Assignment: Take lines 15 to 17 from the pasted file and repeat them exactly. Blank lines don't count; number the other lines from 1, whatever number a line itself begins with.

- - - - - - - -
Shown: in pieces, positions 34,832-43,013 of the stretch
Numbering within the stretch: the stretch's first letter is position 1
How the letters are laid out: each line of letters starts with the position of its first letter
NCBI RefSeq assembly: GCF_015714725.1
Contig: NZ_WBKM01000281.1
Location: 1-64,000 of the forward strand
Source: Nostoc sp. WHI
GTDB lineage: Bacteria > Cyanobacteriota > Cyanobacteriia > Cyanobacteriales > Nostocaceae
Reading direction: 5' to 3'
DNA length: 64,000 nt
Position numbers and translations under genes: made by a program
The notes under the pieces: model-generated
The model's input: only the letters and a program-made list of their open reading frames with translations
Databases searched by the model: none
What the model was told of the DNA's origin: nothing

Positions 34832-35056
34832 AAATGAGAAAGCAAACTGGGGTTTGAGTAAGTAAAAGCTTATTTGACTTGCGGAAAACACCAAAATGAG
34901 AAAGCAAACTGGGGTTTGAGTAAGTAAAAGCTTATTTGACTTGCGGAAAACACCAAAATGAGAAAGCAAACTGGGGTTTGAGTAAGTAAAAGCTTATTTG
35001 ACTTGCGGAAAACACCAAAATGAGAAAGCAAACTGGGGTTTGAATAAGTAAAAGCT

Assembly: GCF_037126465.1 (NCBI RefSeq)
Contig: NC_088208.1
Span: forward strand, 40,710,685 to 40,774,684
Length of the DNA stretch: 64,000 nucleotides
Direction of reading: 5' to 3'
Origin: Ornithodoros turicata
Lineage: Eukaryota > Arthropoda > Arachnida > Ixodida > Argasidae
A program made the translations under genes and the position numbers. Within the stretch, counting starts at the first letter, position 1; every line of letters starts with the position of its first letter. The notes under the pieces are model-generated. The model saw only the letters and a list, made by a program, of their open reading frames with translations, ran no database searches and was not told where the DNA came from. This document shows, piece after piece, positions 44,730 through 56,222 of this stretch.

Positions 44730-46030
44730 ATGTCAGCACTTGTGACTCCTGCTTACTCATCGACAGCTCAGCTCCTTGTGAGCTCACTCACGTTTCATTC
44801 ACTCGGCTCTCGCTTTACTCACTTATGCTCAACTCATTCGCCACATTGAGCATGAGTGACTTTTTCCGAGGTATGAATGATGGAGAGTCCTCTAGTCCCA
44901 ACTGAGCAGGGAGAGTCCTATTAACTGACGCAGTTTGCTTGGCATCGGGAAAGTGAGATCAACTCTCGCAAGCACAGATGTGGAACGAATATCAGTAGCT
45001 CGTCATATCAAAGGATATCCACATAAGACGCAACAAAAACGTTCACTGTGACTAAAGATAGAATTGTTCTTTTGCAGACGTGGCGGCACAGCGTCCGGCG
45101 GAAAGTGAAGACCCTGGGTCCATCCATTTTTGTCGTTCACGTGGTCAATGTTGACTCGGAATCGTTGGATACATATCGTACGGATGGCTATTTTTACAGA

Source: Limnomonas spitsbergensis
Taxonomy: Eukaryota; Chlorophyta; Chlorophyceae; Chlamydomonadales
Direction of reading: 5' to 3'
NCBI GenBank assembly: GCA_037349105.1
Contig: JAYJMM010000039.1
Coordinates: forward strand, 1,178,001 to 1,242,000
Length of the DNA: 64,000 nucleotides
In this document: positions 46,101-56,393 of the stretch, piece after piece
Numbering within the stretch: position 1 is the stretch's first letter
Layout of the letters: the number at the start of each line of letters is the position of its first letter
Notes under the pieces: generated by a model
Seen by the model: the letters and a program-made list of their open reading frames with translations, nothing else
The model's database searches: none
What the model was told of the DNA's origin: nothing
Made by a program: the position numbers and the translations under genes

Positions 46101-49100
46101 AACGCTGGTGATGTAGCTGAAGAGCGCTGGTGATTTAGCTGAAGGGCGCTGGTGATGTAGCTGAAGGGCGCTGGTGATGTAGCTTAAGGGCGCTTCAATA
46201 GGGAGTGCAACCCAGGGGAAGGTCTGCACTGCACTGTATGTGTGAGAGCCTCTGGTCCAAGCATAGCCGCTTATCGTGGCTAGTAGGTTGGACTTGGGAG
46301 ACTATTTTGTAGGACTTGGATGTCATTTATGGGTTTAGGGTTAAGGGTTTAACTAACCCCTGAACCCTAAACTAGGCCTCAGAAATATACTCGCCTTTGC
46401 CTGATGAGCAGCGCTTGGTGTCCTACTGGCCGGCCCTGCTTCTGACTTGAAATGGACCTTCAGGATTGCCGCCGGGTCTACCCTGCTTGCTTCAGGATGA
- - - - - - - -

What the model was told of the DNA's origin: nothing

Positions 34832-35056
34832 AAATGAGAAAGCAAACTGGGGTTTGAGTAAGTAAAAGCTTATTTGACTTGCGGAAAACACCAAAATGAG